Even before I became a Vassar student, I had a favorite tote bag: a purple and red tote with an intricate, edgy design. It’s equally fashionable and practical: I love the pattern on it and its ability to hold endless items, like books, hair clips and snacks from the Retreat.
As it turns out, many other students here had the same idea, and I’ve definitely spotted a number of tote bags that I’ve admired. One of the reasons tote bags became so popular is because they are an eco-friendly alternative to plastic grocery bags. In addition to their environmental perks, tote bags are also a fashion statement, but they can mean a lot more.
The variety of designs on these bags can say a lot about someone’s personality. Many students display them as a form of self expression. A good amount of Vassar students in particular use clothing as ways to express their individuality, and a bag can say just as much about someone as their outfit.
Miley Lu ’25 owns a beautiful tote with an image of the Lovers’ tarot card painted on it. The bag displays two of her passions: tarot cards and art. “I was looking for a new tote bag, and I saw this one at Needle in the Haystack and sort of knew immediately I wanted to paint something on it,” Lu shared. She added, “I just adore tarot cards and The Lovers is one of my favorites.” The lover’s tarot card represents love and relationships, and its gothic design pairs very nicely with the tote bag.
Another student, Ruby Garcia ’24, has a colorful tote with the image of “Goodnight Moon” on the front. She told me, “This is probably my favorite tote bag that I own! I got it over the summer at a bookstore, and it makes me so happy because it reminds me of reading “Goodnight Moon” all the time as a kid.” Garcia added, “I think the images on it are so fun to look at, and it always ties my outfits together nicely when I use it.” Personally, I also get nostalgic when I think of “Goodnight Moon,” so I adore how this bag both reminds Garcia of her childhood and is a fashion statement.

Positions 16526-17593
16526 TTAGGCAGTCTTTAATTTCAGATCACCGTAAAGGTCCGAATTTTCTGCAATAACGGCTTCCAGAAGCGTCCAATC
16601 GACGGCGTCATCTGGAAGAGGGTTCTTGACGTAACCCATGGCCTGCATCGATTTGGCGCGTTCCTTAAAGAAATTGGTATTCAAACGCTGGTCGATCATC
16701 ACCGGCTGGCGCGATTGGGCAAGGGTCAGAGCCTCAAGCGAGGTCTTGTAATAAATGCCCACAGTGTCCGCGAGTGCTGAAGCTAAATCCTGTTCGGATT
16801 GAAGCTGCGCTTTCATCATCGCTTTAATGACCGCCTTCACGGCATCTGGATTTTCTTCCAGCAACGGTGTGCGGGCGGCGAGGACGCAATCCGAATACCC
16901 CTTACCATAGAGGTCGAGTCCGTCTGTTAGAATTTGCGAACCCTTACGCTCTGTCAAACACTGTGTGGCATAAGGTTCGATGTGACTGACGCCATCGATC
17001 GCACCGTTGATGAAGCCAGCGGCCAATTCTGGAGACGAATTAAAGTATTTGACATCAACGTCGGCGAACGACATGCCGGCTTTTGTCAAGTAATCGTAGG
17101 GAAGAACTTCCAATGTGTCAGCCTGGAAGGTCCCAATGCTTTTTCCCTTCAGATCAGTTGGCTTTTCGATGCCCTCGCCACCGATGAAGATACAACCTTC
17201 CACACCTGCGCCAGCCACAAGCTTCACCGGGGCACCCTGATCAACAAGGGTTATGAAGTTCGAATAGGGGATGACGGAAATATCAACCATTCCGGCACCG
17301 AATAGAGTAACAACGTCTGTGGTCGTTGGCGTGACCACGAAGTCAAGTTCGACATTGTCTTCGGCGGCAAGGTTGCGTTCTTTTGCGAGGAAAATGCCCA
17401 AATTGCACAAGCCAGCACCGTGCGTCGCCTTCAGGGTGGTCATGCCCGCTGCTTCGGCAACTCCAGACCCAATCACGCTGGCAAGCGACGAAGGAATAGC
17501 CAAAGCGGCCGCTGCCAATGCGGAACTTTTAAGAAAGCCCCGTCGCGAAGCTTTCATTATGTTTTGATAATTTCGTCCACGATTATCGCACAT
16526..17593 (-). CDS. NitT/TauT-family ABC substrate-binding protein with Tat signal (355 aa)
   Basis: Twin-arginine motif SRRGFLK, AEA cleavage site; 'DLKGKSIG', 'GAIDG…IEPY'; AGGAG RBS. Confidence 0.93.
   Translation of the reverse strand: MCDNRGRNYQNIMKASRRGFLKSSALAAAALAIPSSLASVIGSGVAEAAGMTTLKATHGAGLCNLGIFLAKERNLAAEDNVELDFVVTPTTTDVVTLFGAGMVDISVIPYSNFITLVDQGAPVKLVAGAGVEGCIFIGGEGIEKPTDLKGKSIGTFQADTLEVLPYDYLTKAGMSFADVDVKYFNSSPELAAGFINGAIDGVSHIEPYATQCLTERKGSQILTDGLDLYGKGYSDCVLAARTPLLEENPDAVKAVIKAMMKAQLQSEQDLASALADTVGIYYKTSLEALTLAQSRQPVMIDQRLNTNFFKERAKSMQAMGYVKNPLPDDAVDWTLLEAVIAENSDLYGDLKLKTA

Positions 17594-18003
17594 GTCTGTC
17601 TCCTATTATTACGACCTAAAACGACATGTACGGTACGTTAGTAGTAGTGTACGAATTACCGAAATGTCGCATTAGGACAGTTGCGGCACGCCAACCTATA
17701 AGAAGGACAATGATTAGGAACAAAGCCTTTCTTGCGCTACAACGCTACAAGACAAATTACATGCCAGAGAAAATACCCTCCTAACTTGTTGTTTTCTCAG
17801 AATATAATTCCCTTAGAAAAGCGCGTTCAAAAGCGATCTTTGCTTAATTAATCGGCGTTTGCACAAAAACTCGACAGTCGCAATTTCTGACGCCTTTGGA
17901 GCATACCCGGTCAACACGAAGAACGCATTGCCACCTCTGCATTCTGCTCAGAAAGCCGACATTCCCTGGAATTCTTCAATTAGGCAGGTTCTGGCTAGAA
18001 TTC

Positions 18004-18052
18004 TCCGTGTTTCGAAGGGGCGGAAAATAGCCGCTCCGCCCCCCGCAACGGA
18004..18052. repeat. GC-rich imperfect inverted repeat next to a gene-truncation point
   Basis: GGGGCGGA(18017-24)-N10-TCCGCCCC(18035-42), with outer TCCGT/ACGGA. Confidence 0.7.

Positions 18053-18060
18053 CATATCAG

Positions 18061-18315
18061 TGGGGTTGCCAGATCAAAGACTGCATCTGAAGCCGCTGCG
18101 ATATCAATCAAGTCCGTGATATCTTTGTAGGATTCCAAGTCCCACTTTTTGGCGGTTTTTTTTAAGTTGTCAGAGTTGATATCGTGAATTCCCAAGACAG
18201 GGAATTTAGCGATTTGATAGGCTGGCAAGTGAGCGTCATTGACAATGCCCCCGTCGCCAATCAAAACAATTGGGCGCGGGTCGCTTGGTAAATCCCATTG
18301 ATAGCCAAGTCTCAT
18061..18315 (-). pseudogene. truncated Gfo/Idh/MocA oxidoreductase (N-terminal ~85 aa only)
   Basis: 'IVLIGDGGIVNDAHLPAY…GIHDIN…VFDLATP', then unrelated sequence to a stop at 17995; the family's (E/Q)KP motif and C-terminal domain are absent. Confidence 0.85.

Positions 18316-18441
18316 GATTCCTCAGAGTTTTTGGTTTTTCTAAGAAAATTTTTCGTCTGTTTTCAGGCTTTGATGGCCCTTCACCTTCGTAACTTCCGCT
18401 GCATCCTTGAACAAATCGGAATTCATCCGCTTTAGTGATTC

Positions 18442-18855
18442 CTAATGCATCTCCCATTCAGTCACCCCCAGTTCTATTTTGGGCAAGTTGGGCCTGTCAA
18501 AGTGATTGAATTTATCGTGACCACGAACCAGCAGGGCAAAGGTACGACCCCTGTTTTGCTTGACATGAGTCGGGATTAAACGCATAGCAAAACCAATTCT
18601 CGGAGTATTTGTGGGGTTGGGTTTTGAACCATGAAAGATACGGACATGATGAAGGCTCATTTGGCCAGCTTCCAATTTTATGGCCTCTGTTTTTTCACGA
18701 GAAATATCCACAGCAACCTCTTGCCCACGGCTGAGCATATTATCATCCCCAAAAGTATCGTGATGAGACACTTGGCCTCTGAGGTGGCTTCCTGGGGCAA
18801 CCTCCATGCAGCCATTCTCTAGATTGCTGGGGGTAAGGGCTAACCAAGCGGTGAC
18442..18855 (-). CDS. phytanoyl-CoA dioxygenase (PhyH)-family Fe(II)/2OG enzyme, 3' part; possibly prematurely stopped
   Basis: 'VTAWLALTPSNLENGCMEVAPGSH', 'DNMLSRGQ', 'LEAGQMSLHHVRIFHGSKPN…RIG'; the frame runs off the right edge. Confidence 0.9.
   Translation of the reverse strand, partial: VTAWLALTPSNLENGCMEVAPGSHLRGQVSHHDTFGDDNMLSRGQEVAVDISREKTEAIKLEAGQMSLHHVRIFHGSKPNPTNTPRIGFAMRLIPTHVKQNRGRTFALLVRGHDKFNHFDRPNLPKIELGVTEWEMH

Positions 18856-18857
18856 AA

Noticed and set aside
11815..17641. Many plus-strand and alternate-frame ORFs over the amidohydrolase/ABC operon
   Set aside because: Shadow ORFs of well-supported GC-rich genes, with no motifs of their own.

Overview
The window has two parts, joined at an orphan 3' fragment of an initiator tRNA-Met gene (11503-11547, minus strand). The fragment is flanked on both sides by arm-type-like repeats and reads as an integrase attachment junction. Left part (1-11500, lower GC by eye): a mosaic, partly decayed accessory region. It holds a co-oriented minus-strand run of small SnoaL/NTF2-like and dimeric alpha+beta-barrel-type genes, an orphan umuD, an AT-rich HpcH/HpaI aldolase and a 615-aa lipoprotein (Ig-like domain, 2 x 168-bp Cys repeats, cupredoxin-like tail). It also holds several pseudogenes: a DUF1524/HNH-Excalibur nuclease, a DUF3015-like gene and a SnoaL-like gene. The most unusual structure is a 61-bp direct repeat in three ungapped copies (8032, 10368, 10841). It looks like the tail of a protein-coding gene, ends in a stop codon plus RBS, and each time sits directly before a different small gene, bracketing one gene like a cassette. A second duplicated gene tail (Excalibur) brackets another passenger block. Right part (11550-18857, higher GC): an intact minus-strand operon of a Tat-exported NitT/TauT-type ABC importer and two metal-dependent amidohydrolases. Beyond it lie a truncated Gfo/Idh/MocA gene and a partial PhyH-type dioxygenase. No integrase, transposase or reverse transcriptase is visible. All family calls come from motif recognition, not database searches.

Within the tote bag trend, a considerable amount of students own New Yorker tote bags. However, Kai Speirs ’25 has sought to make his style more original.
“Boring, I know, but I think mine is a bit cooler than your average one,” he said. “I have an assortment of pins that I attached to my bag. Some of my favorites are a super old Lenin pin that my mom got in Georgia and a pin that still refers to Hong Kong as part of the British Empire. I’m a big trinket collector, and putting pins on my bags is a great way to make use of them!” Speirs has found a way to spice up a basic bag by showcasing his creativity and interest for pins. Many students like him have been able to add pins or artwork to more plain bags to show off some items that they feel passionate about or their art. This is what’s so amazing about these bags—they can be used as a blank canvas for the wearer to decorate.
Another student that I interviewed carries around a bag that tells a sweet story. Charlotte Robertson ’25 has a reddish-orange tote with a Vermont Book Shop logo on it. “I bought this bag at a bookstore in Vermont,” she explained, “I was on a road trip with my family, and we stayed in this really creepy bed and breakfast.” Robertson added that the bag still makes her laugh thinking about the trip. Along with being a convenient pop of color to add to an outfit, the bag reminds Robertson of a time she spent with her family.
These tote bags not only tell stories about people’s lives, they hint to us the personalities and fashion styles of those wearing them. Ultimately, a bag can act as an accessory but also as a window into a person’s personality and sense of style. Tote bags are like canvases; students can use them to display their unique artwork. In addition, they’re very practical for the busy Vassar student who has to carry one too many textbooks, and they’re durable and versatile. So, if any students out there haven’t already succumbed to Vassar’s tote culture, I’d recommend them as a fashionable and climate-friendly addition to your wardrobe.